Infant Growth Patterns
When a baby is healthy and is eating and sleeping well, many dads next focus on how well their baby is growing. Is he keeping up with other kids his age? What are his percentiles on the growth charts? Is he too big or too small? For kids with medical problems, the concerns about growth can be even stronger.
Normal Growth Expectations
No matter how big or small a baby is at birth, most dads expect that he will quickly grow into a big, bouncing, bundle of joy. But how big will he get? And how quickly will he get there? Although growth patterns vary from child to child, you can expect that your infant will:
Regain his birth weight by two weeks and then gain one and one-half to two pounds a month
Gain about one pound a month beginning at three months
Double his birth weight by five months
Triple his birth weight by twelve months
Grow about ten inches in his first year, although he won't double his birth height until he is three to four years old
And you can expect that a baby's head will grow about four inches in his first year. However, keep in mind that your baby may grow a little slower or faster than these averages.
Infants can grow normally in many different ways. A baby's growth can be normal at either the 5th percentile or 95th percentile. It can even be normal if your child is changing percentiles early on. Failing to gain weight or to grow taller are more reliable indicators of poor growth in early infancy than your baby's percentile ranking.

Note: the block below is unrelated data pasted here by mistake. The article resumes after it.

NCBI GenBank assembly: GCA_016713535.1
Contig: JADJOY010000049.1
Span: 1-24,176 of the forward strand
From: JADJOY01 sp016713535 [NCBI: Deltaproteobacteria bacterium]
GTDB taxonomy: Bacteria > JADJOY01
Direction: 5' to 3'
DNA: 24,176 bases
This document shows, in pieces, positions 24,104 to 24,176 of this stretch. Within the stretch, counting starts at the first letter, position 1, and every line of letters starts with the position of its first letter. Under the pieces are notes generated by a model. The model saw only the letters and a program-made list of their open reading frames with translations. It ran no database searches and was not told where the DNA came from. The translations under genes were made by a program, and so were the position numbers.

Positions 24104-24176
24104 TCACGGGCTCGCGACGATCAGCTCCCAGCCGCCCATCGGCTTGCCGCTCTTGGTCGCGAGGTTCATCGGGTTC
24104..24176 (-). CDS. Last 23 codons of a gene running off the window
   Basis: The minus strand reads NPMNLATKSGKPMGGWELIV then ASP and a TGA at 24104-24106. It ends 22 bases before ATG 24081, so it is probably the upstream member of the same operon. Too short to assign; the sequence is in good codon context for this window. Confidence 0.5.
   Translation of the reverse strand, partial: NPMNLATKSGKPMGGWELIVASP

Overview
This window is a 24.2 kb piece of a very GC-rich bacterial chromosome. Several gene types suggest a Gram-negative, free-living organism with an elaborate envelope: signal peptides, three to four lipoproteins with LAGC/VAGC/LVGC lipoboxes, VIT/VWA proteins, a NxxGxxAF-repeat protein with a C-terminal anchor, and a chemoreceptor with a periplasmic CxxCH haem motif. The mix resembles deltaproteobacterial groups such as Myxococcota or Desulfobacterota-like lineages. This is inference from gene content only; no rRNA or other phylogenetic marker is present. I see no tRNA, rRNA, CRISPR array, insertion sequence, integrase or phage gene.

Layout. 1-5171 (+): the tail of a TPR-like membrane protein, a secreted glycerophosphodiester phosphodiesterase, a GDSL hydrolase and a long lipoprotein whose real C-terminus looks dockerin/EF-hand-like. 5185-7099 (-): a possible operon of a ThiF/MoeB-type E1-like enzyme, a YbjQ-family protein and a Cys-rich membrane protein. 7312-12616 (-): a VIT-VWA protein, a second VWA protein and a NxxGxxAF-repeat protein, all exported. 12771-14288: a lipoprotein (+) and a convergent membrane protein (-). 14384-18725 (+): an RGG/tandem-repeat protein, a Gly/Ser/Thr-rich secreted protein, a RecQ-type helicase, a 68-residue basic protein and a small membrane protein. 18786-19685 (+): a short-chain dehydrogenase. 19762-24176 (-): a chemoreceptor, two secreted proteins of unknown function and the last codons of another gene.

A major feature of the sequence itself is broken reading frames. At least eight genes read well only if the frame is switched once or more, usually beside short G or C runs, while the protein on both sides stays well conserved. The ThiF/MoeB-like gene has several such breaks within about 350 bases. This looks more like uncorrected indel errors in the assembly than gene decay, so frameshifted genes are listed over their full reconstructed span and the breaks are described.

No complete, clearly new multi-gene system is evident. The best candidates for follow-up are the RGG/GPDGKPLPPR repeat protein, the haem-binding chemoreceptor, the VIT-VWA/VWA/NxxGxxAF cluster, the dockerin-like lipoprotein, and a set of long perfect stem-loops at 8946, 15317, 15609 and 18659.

Your baby's weight at birth and his very early growth both usually represent conditions during your partner's pregnancy. After a few months, genetics often take over.
At this time, a big baby born to small parents will often slow down in his growth, while a small baby born to big parents might grow more quickly and move up on his growth charts.
Growth Charts and Percentiles
An important part of your baby's well-child visits to his pediatrician is recording his height, weight, and head circumference on a growth chart. It's common for parents to get confused trying to understand these growth charts.
Keep in mind that the 50th percentile represents the average child. But whether they are above or below the 50th percentile does not indicate how well or poorly they are growing. By definition, one-half of kids are below that percentile, and one-half are above it. So kids at the 5th, 25th, and 95th percentile can all be growing normally.
What do those numbers mean then? Well, a child at the 5th percentile is bigger than 5 percent of kids at the same age. Likewise, a child at the 95th percentile is bigger than 95 percent of kids.
Parents are often more concerned about percentiles than pediatricians are. Since the percentile doesn't really indicate whether a child is growing normally, pediatricians look more to the fact that a child is staying at the same percentile or growth curve. Steady growth along a growth curve is usually the best indication that a child is growing normally.